An elusive landscape – photographing the Arctic

Much of the Arctic north of the treeline, away from the classic destinations and the hyperbole of adventure, can be flat and featureless and more than a little desolate.

Still, it has its charms and on a grey day as the clouds thicken it creates its own kind of subtle and nuanced excitement, a perceptual challenge, a disorientating experience where the landscape loses definition and has little measurable depth beyond the immediate foreground.

Snowy white and light conspire to create a world that is not only challenging to see in but also to photograph. It is an interesting question, what can and can’t be photographed? My archive of Arctic photos has a heavy bias and to look at it you would think the sun was always blazing, the skies blue, the mountains steep and dramatic and of course we try to look heroic too as we pose or pass by the camera in parkas and snowshoes. In a sense everything appears picture perfect, but the actual reality of the Arctic, the one that keeps drawing me back year after year, is a very different one, it is more opaque and not so visible to the camera and to my eye it is no less stimulating for it.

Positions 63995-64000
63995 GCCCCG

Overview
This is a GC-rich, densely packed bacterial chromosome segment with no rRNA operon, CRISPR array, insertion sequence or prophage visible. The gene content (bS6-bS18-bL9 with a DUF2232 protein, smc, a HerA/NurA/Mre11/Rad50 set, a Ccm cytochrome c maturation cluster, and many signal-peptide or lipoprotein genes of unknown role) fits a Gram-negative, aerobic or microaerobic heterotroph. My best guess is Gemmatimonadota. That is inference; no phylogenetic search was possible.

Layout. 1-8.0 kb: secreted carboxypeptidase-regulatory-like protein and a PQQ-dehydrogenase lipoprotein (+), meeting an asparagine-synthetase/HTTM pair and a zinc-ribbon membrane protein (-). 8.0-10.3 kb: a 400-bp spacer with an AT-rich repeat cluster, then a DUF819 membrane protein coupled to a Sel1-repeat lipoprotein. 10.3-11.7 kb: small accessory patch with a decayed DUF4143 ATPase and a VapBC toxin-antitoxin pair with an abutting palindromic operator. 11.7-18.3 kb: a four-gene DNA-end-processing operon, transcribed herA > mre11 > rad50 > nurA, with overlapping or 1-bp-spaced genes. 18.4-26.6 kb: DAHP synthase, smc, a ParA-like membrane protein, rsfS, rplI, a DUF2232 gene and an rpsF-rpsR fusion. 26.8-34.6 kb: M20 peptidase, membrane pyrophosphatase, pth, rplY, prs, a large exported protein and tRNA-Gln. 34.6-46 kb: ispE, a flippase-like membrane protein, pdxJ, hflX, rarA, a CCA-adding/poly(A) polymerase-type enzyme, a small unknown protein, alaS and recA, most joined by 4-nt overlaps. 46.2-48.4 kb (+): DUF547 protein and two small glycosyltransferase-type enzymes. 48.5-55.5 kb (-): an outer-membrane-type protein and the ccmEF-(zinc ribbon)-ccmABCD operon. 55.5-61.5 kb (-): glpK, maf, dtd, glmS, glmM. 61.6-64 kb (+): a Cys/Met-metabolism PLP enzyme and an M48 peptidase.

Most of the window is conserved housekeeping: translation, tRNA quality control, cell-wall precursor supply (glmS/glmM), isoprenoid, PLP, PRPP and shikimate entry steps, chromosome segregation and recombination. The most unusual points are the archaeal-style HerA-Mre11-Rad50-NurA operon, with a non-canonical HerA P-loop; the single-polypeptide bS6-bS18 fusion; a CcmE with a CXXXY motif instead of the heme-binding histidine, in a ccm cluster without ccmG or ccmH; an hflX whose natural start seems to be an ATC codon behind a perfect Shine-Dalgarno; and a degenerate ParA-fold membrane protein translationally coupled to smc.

Sometimes the only reference point in a world that can appear to have lost it’s third dimension is yourself, all around space appears to close in. Travelling forward you strain your eyes and try to determine where you might be heading, occasionally you might glimpse something shadowy, a large object in the distance, at last you have something to aim for, only to see it pass by you thirty seconds later, a small log embedded in the sea ice. Or more seriously there was the time we saw a grizzly bear up ahead, prematurely woken from his winter slumber—scary—and it initiated a full state of alarm on our part, only to see him mutate into a small seal nearby that then promptly vanished down a hole through the ice!

A grey day in the Arctic is never boring and is often mind bending.


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